The top spot in the individual Emirates ATP Doubles Rankings is on the line this week after second seeds Ivan Dodig and Marcelo Melo, and fourth seeds Jamie Murray and Bruno Soares, won their quarter-final matches on Friday at the Monte-Carlo Rolex Masters.
Dodig and Melo will now square off against Murray and Soares in a semi-final match on Saturday. Should the second seeds prevail, Melo will overtake Murray as No. 1 when the newest Emirates ATP Doubles Rankings are released on Monday.
Dodig and Melo continued through strong form with a dominant victory over Treat Huey and Max Mirnyi, 6-4, 6-4. A lone break of serve in each set was all the 2014 finalists in Monte-Carlo needed as the pair saved all three break points against them in the match.
"We are very, very happy with how we played again. We tried to play as aggressively as we could and tried to do our best,” said Melo. “We are really looking forward for the next match and hope everything goes well to play another final here in Monte-Carlo."
Murray and Soares needed exactly one hour to dispatch No. 6 seeds Rohan Bopanna and Florian Mergea, 6-2, 6-3. They also saved all three break points against them in the match while landing an impressive 84 per cent of first serves in play.
"Playing Dodig and Melo is a very tough match. They've been playing extremely well for so many years. They play well on clay. But the toughest part is playing a good friend,” said Soares. “It's never easy for me to play against Marcelo, but we both know that can happen. So we're just going to go on court, try and forget about that and try to play our best tennis. The good thing is that it's great for Brazil that we're going to have someone in the finals."
Third seeds Pierre-Hugues Herbert and Nicolas Mahut extended their winning streak to 12 matches, saving a match point in their quarter-final to defeat Dominic Inglot and Andy Murray, 6-4, 3-6, [12-10]. The British duo erased a 4-8 deficit in the match tie-break and even held a match point at 10-9, but the French pair fought back to take the final three points of the match. Herbert and Mahut are looking to win their third ATP World Tour Masters 1000 crown in succession after victories in Indian Wells and Miami.
They will now play the unseeded pairing of Juan Sebastian Cabal and Robert Farah, who won their quarter-final over Henri Kontinen and John Peers, 6-4, 6-4. The Colombian pair are looking to win their first-ever ATP World Tour Masters 1000 title.
"We felt very good out there today," said Farah. "We were returning at a high level and always putting a lot of pressure on their serves. We are very happy to be back in the semis of a Masters 1000 event."
Federer stormed through the first set against eighth seed Jo-Wilfried Tsonga and came within two points of winning the match at 5-4 in the third set. But after undergoing left knee surgery in February to repair a torn meniscus, the Swiss star is simply happy to be playing at a high level again.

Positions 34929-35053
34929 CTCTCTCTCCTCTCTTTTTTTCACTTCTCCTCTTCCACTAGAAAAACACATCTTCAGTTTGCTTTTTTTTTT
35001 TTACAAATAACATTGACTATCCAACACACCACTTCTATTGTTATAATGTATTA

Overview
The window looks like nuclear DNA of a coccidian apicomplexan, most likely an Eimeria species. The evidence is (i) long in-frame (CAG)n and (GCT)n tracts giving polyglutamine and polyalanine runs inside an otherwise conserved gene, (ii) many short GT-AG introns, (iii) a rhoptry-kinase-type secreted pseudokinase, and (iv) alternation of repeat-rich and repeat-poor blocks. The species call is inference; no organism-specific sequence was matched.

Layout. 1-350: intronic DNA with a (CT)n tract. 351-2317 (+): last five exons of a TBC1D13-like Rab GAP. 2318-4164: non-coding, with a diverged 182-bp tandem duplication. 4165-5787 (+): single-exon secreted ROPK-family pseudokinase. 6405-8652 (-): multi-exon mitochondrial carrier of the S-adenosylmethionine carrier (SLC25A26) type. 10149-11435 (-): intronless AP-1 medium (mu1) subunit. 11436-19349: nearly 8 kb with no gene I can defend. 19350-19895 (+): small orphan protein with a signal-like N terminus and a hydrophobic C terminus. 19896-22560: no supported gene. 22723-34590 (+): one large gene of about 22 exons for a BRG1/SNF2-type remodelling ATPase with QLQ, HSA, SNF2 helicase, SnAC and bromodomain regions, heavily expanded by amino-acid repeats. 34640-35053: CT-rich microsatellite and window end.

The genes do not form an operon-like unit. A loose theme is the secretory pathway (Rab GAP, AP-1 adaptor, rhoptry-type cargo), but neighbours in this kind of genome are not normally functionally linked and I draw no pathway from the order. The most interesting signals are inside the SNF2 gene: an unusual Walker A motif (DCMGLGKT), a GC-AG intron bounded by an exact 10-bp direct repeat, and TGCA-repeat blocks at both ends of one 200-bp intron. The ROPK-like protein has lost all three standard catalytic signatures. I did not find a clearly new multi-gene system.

“I thought I was going to win the match maybe after the first set. I thought I was going to win the match maybe [at] the beginning of the third. But that doesn't matter really,” he said. “It was a good match. It was nice to play an intense match. I'm happy [with] how the body reacted. So many good things this week. It's all positive for me.
“Number one, it's good to play a tournament after having had surgery. Number two, it was good to play one match. It was good to have a match with a rest, then to play again. Now it was good to play back-to-back, yesterday and today. Then it was good to play 2 hours 10 [minutes] today.”
The brief break from the tour has also rejuvenated Federer and left him as motivated as he’s ever been to put in long hours on the court. Even just after his loss, he was already thinking about his practice schedule.
“The pre-tournament stuff I was able to do, I trained really hard. My fitness coach was here. We practised well on the tennis court, as well. It's been a really good past couple of weeks now for me, so I'm very happy,” said Federer.
“I hope my knee and my body are going to be okay the next couple of days. If I'm good, I might go practise tomorrow as well just to get the body into a rhythm of playing four days straight at a very intense level. If I feel like I need a break, the team tells me to rest, I'll do that tomorrow."
Perhaps the most encouraging sign for Federer is that this is only his first tournament of the clay-court season. Although he’s unsure of his tournament schedule leading into Roland Garros, the World No. 3 expects to be in peak form by the time he arrives in Paris.
“I'm returning a lot better. It's better than other beginnings of the clay-court season,” he said. “I don't know if it's because of the new racquet. I'll have to keep that and my serve will come as I play more matches.”
Watch doubles highlights from the Monte-Carlo Rolex Masters quarter-finals. Watch live tennis at tennistv.com.